“You know Mr Shelby, it’s almost as if you want trouble,” union firebrand Jessie Eden (Charlie Murphy) tells Tommy in one of the few brief conversations in Peaky Blinders that didn’t revolve around revenge and killing.
She didn’t know how right she was.
Episode two delivered two chilling psychopaths for the price of one: Adrien Brody’s mafia kingpin Luca Changretta and Aidan Gillen’s Aberama Gold hoved into full, ghastly view.
- Peaky Blinders series 4 episode 1 review
- Who were the real Peaky Blinders?
- Meet the cast of Peaky Blinders series 4
In his bid to combat the threat from the New York mob, Cillian Murphy’s chief Peaky has enlisted the support of Aberama, a Gypsy firebrand and an extraordinary-looking cove with a wide-brimmed hat, a cocky gait and something of a fearsome reputation.
Having a fearsome reputation among this lot definitely means something, especially when someone like Johnny Dogs calls the Gold mob “filthy savages”.
Aberama gave us a taste of his skills while dispatching two would-be killers at the funeral burning of poor John Shelby, stabbing one of the assassins a number of times before nonchalantly taking them to Tommy on horseback and demanding payment for the “brace”.
He showed he meant proper business when he demanded the Yard for himself. Tommy saw him off in some style, but to say this is poised to be an uneasy alliance is probably not stretching things.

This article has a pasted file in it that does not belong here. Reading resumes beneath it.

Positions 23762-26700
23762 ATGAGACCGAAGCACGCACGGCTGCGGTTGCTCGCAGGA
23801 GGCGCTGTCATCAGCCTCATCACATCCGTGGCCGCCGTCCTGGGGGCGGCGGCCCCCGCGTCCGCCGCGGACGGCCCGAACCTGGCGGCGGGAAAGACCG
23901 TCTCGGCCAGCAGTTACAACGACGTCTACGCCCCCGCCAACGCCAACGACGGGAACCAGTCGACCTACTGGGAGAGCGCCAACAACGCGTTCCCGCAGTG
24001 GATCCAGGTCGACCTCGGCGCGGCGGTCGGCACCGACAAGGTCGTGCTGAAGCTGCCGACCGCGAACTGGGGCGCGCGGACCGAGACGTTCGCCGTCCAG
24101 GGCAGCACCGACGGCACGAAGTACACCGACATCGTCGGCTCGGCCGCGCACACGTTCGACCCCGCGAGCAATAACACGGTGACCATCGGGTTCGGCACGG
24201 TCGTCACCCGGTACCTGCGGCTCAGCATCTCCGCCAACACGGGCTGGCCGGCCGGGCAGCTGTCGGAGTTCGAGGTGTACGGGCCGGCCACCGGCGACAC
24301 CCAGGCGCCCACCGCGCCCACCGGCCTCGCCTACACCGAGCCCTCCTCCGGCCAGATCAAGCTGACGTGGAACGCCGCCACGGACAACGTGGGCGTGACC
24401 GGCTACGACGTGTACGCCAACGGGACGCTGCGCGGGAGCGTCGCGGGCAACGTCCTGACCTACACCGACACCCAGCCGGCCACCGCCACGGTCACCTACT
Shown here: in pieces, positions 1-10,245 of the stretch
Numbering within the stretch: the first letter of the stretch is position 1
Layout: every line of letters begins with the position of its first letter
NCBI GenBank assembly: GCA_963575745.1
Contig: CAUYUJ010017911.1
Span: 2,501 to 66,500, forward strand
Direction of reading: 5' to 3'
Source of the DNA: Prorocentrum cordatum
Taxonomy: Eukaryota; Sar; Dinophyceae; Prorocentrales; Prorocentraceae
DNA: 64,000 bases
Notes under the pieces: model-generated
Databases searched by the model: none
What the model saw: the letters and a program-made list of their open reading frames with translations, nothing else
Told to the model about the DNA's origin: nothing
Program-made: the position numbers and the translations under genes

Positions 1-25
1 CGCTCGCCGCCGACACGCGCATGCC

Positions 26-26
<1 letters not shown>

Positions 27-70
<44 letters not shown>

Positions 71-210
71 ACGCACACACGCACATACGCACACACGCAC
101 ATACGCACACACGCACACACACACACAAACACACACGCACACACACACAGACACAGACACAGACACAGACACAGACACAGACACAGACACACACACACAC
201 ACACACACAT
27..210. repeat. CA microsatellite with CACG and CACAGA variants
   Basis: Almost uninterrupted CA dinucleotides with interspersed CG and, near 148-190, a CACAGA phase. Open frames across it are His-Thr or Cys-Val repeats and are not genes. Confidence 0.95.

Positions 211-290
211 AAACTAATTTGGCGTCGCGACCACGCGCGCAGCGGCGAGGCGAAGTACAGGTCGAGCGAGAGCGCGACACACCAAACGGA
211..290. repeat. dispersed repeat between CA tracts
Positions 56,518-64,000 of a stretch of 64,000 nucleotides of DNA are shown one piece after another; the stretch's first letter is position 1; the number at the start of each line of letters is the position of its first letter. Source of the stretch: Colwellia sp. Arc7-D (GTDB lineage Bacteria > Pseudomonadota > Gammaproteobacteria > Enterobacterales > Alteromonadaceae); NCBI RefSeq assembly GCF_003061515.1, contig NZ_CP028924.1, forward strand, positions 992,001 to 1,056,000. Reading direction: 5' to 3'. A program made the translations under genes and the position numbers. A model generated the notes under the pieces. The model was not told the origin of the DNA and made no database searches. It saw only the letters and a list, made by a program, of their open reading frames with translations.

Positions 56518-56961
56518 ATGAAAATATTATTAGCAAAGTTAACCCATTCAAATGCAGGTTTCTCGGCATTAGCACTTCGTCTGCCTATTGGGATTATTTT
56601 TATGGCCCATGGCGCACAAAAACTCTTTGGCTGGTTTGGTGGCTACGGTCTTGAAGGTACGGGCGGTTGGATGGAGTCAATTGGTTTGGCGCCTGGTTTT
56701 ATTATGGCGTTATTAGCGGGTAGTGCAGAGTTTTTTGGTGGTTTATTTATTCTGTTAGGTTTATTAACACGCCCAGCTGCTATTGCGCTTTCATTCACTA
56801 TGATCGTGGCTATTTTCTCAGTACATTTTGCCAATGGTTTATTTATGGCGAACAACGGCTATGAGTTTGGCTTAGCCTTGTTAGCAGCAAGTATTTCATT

Tommy will need everything he has. Adrien Brody’s Luca Changretta also waltzed in to Tommy’s offices to present himself after Jessie’s strike had emptied the factory.
Posing as a Frenchman – “Monsieur Paz”, anyone? was that what he said? – Changretta knew the ruse would be obvious, and seemed to enjoy this fact as much as he enjoyed his own expensive tailoring.
Even Tommy seemed perturbed and impressed by the intrusion, especially when he found that his own pistol had been divested of its bullets by one of Changretta’s men under his very nose.
“None of your family will survive,” Luca leered, and it was hard not to believe him. “We are an organisation of a different dimension.”
Luca then set the rules. The Mafia code of honour would be matched by the Gypsy code. “No civilians, no children,” said Tommy thoughtfully, before Luca added: “No police.”
Well, at least we got that straight. But just in case the message hadn’t got through, he told Tommy: “I want you to be the last. I want you to be alive when your whole family is dead.”
The game is definitely on.
Whether the Small Heath massive are up to the task ahead is a moot point. Esme has already scarpered with her children “on the road”, John is dead and Michael is recovering in hospital – though an army of Brummies is being assembled.
In other news, Aunt Polly had her heart set on a flit to Australia, and only reluctantly agreed to stay put and strike a truce with Tommy in the face of the Mafia menace. At least she proved her worth, pouring away her glass of the strong stuff in one scene (will she stop the Tarot stuff too?), and reading Aberama’s character with witch-like acuity. “Ask Aberama what he really wants,” she said.
Like Tommy, there’s a spooky, spiritual side to her running alongside her strongly down-to-earth aspect. Earlier she delivered a rare moment of comic relief: “I never thought my high heels from Paris would be stepping through the sh*t of Small Heath again.”
That may be so – but it’s good to have her still stepping out.